The important thing is that our $8,000 investment in solar has made us effectively carbon neutral for all of the electricity we use, not just for the home, but for the electric car as well.
Even better, this micro-contribution towards a better outcome for the planet’s climate security has saved us money, for the house and the car, and it’s made our neighbours’ lives a little bit greener too (they don’t know that, but good luck to them).
We could have kept all of that solar electricity ourselves if we’d invested a further $10,000 or so on a home battery system, but that’s a lot more to pay for an outcome that doesn’t really do much extra to help the climate.
But if most Australian homes were the same as us for solar, the nation would be significantly closer to 100% net zero emissions overall, and this would happen way before 2050.
Simple but not simplistic
As a proud and happy solar owner, I take a simple view. But I don’t think it’s a simplistic one.
The nation is better off for having my family and millions like us investing our own money in electricity infrastructure.
I know that we solar owners create some technical challenges for the people and companies that have to manage our electricity grids and markets.
But don’t demonise us for that, nor try to find ways to charge us even more for the privilege of being connected to the grid, nor expect us to pay top dollar to get home batteries to do your job of balancing the grid.
At my place, we’re already contributing nearly half of our solar generation back to the grid at a feed-in charge rate that averages well under half of what we have to pay for electricity we draw from the grid. Then an energy company is immediately on-selling our electrons to our neighbours at full retail price.
In addition, even though we now only draw about a third of the electricity we use from the grid, we are still paying the full daily rate for network charges (currently 91 cents a day, or about $332 a year).
If you want us to stay connected to the grid, effectively using it as a big battery for the masses, then do your job and adapt the grid to fit the times and technologies.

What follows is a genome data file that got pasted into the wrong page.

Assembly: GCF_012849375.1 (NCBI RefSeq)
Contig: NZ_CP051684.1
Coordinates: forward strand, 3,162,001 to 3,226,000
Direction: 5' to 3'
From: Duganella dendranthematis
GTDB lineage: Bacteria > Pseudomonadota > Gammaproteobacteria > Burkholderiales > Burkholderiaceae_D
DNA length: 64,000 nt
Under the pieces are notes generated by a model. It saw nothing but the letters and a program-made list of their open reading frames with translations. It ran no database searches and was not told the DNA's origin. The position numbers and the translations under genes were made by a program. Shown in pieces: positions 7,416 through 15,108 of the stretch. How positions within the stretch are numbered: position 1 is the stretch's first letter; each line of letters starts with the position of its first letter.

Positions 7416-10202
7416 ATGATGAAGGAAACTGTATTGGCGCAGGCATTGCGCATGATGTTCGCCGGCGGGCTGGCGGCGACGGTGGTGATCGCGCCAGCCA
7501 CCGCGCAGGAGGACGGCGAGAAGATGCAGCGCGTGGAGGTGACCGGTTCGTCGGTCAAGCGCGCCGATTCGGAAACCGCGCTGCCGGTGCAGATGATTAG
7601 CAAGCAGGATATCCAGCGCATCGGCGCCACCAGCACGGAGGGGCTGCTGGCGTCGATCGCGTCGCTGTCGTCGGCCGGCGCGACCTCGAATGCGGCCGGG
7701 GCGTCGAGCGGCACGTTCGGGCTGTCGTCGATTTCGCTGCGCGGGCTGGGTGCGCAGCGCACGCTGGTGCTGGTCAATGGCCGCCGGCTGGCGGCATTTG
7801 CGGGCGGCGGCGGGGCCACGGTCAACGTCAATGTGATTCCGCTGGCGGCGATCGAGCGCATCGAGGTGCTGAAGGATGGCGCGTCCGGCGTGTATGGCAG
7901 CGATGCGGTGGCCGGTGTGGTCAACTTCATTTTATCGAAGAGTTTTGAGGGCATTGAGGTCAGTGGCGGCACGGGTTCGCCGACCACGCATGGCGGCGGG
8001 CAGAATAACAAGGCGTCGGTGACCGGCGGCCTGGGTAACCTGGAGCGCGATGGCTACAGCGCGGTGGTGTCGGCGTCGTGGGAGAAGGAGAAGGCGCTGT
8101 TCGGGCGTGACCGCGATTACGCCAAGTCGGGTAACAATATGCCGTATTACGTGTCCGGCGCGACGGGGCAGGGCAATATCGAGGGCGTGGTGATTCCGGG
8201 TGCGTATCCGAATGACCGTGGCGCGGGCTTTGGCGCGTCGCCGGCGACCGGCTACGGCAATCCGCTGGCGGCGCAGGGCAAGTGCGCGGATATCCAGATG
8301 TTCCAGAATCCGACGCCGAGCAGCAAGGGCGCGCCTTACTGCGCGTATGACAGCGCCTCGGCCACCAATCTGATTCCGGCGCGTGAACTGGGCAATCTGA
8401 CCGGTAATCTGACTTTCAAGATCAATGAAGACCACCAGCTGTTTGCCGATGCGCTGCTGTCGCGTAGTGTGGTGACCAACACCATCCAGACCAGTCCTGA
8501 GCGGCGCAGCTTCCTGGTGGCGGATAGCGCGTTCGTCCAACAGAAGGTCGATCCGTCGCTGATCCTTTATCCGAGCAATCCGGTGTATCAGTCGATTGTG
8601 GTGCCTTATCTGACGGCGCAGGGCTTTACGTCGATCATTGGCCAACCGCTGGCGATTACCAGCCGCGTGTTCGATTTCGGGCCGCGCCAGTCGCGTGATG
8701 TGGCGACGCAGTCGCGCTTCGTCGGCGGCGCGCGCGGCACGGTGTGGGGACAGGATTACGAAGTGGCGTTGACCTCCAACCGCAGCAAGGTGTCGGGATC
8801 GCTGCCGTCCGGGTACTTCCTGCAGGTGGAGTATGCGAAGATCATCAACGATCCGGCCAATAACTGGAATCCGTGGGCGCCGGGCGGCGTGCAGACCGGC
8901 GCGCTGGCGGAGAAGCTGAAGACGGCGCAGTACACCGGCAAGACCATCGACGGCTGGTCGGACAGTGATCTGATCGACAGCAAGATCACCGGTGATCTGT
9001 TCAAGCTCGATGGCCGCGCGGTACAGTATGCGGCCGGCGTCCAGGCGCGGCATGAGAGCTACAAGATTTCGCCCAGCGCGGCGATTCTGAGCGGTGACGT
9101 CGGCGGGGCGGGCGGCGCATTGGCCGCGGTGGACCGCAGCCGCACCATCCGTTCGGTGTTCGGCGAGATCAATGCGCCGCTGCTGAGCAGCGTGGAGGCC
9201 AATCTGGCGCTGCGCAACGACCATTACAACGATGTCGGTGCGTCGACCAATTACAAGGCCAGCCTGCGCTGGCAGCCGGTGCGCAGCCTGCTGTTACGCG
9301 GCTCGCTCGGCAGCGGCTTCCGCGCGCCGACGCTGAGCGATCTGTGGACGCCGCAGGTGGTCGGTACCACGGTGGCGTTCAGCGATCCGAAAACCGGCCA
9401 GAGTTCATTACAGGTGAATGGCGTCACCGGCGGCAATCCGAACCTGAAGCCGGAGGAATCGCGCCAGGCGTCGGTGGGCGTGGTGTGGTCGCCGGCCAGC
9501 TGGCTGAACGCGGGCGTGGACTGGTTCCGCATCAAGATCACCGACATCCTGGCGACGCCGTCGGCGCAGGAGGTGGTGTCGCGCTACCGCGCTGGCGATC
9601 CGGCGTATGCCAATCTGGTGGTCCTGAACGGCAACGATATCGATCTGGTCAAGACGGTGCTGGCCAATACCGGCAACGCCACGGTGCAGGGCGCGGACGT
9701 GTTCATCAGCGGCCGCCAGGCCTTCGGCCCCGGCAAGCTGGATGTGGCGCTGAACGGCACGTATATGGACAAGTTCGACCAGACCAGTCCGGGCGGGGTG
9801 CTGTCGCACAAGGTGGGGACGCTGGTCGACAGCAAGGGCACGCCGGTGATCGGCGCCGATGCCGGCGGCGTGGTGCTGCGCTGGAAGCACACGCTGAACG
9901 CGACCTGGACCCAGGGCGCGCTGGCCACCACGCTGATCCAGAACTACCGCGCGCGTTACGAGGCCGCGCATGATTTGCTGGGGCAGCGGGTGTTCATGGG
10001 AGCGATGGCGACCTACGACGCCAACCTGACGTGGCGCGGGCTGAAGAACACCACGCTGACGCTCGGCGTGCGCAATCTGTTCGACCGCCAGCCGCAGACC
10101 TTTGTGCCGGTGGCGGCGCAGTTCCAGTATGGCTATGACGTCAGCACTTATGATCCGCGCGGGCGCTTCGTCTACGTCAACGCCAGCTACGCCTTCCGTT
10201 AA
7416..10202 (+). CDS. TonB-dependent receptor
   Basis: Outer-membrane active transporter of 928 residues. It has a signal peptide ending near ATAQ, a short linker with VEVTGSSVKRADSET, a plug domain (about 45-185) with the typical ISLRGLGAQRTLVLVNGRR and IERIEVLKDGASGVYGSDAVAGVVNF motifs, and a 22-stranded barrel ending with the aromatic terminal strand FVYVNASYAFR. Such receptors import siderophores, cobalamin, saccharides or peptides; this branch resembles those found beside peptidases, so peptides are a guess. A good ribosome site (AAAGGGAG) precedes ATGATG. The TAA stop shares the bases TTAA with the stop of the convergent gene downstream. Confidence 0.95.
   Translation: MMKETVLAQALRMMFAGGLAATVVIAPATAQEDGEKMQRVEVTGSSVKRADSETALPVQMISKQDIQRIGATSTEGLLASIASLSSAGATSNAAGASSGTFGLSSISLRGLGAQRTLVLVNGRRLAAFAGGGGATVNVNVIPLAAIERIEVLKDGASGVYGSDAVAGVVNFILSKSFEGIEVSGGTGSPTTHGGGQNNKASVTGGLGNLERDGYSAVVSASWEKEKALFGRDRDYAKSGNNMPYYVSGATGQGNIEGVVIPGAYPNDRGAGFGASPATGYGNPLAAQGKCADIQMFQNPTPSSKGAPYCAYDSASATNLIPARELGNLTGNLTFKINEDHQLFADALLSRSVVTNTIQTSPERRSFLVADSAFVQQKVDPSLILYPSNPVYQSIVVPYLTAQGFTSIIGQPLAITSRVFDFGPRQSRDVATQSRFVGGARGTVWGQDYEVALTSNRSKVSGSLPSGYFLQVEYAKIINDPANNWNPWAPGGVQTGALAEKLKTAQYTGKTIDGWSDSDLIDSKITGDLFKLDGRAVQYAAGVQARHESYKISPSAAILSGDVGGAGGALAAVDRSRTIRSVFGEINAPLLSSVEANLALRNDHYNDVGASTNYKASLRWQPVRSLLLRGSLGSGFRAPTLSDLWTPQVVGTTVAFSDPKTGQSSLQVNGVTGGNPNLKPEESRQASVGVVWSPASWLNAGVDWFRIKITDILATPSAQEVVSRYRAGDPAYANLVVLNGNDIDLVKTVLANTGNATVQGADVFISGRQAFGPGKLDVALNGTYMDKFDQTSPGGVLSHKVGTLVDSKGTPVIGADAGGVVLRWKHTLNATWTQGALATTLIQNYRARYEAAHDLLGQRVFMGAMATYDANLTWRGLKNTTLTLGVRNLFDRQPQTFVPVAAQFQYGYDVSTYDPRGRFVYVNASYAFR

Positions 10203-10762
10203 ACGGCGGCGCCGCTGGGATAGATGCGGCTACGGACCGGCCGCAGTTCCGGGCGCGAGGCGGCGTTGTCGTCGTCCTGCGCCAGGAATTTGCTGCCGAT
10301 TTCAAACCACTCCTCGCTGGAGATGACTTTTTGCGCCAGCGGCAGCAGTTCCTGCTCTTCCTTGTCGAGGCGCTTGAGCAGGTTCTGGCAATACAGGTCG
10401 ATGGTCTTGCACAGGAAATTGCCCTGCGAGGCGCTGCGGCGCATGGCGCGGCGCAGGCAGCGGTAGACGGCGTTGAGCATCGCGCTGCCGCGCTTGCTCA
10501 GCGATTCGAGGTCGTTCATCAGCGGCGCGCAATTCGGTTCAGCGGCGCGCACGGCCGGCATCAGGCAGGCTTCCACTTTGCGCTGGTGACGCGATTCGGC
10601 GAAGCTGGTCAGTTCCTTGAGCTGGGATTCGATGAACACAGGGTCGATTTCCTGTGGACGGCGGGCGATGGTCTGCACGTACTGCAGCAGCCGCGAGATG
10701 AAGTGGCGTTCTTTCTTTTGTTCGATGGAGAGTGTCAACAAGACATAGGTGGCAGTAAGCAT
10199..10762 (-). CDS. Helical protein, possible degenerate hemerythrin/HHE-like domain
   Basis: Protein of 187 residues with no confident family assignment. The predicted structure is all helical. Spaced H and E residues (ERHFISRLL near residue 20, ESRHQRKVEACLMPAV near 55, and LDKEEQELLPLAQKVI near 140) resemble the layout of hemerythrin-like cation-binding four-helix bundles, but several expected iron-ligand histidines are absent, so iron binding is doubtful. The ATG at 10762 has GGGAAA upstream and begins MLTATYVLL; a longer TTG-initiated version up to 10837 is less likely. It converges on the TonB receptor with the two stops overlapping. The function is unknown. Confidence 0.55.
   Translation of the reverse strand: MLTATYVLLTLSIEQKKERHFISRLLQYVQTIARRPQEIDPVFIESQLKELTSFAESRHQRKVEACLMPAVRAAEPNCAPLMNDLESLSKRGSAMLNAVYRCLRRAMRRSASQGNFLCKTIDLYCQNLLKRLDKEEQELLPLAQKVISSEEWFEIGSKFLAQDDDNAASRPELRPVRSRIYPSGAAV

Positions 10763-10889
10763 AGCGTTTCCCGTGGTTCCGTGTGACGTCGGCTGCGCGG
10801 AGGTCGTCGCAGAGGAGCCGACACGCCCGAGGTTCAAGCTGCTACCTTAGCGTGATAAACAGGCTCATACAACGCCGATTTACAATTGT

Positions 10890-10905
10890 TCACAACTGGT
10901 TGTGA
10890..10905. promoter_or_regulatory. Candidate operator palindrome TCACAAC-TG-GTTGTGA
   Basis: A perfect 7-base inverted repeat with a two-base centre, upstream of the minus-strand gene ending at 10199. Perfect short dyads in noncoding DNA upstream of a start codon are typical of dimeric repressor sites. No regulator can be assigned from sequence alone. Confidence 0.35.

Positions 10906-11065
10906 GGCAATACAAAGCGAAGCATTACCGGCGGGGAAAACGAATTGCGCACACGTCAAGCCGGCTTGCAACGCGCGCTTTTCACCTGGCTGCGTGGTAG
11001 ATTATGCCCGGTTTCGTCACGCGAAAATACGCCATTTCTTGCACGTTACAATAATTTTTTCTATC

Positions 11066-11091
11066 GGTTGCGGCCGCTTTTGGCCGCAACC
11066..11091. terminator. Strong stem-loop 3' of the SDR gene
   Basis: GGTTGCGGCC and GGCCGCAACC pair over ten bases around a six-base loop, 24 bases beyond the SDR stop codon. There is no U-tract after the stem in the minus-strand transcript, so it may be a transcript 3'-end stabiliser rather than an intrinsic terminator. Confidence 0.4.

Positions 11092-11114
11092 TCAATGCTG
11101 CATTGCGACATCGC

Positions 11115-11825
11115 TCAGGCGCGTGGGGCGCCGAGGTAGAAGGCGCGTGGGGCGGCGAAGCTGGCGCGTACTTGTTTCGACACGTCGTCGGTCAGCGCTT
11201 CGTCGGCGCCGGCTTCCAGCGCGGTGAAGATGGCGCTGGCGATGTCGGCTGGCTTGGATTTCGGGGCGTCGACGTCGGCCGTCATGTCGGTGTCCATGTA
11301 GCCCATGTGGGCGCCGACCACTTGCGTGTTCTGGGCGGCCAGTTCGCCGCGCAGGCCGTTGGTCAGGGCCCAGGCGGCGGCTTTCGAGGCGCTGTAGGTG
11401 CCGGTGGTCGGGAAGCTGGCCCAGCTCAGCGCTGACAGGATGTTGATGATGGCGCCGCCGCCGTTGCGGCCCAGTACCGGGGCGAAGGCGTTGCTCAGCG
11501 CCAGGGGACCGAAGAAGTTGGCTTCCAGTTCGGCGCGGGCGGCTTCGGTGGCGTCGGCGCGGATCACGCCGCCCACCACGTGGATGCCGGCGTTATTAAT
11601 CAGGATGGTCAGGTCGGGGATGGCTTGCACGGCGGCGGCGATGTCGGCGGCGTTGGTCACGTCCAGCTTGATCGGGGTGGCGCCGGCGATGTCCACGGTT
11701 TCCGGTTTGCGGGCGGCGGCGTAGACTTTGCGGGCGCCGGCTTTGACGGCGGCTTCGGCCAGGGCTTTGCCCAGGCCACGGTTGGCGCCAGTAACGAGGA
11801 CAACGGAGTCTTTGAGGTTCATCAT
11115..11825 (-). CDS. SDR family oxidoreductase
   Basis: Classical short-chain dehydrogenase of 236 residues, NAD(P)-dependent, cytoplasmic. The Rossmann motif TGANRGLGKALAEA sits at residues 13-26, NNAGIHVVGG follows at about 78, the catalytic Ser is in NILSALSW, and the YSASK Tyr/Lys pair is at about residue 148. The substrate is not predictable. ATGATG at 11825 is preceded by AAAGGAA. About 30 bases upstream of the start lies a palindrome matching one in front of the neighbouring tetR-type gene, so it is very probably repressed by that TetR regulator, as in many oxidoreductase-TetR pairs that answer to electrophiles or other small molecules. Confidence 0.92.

It’s hardly surprising, to most people I expect, that the engineering and business models for running electricity grids in the 21st century are going to be different to the 20th century. Duh.
We don’t need perfection
Embracing our solar bounty is a matter of accepting 80/20 outcomes, and not letting the perfect get in the way of the good.
There are no real technology showstoppers, and no real financial ones either. Quite the reverse. The clean electrification of everything* is becoming not just a great idea, but a great opportunity that is coming within our reach.
With the surge in electrification that will accompany the proliferation of electric vehicles over the next couple of decades, optimising grids to accommodate high penetration of rooftop solar is a priority. The costs will be modest when compared with the full suite of small and large infrastructure upgrades that will be required, and most likely it will more than pay its own way.
Vast numbers of rooftop solar systems – now headed for more than 3 million sites in Australia – won’t do the whole job. But it will do a lot of it, and in the right places!
It may be a bitter truth for the champions of fossil fuels, but solar pays its own way. It’s proven, it’s here to stay, and it will improve even more, and expand further. And the Australian Energy Market Operator (AEMO) knows it, too, as Renew Economy recently reported.